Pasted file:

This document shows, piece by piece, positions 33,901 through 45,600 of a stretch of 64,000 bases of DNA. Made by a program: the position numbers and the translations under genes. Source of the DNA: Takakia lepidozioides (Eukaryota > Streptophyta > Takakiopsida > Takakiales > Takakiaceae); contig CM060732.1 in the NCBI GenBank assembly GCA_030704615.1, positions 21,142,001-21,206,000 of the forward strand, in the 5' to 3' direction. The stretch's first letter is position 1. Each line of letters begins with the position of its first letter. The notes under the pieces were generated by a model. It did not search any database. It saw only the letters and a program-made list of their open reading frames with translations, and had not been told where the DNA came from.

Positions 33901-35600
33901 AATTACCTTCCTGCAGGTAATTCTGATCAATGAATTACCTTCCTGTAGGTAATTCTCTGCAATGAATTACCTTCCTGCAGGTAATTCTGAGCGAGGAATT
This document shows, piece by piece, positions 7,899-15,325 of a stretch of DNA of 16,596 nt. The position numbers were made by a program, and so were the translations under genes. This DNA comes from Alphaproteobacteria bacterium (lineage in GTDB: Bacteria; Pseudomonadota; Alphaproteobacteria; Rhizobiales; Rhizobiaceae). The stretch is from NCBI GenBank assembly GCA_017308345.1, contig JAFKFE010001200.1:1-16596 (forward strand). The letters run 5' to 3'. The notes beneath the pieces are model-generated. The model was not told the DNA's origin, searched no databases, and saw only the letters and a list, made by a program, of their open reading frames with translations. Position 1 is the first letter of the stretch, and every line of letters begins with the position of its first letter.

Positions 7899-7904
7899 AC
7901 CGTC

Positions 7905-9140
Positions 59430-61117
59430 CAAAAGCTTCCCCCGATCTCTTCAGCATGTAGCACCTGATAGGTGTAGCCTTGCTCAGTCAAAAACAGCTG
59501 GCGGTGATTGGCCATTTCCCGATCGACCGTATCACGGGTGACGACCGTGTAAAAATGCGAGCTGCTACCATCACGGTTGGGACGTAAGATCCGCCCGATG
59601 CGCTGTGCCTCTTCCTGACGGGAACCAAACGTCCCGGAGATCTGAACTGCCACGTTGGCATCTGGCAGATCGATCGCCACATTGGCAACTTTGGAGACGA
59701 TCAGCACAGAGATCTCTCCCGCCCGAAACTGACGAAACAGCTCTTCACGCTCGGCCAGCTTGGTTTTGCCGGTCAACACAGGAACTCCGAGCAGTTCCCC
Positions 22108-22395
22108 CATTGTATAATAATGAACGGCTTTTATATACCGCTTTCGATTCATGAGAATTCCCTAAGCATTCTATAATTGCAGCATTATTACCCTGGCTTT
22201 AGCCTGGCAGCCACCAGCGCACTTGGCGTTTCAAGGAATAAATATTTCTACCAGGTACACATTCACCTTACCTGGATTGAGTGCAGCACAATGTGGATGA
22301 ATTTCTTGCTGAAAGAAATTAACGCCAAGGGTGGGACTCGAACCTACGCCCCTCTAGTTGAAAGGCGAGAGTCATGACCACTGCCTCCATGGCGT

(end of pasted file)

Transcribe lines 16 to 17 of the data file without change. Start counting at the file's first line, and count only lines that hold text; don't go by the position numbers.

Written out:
22201 AGCCTGGCAGCCACCAGCGCACTTGGCGTTTCAAGGAATAAATATTTCTACCAGGTACACATTCACCTTACCTGGATTGAGTGCAGCACAATGTGGATGA
22301 ATTTCTTGCTGAAAGAAATTAACGCCAAGGGTGGGACTCGAACCTACGCCCCTCTAGTTGAAAGGCGAGAGTCATGACCACTGCCTCCATGGCGT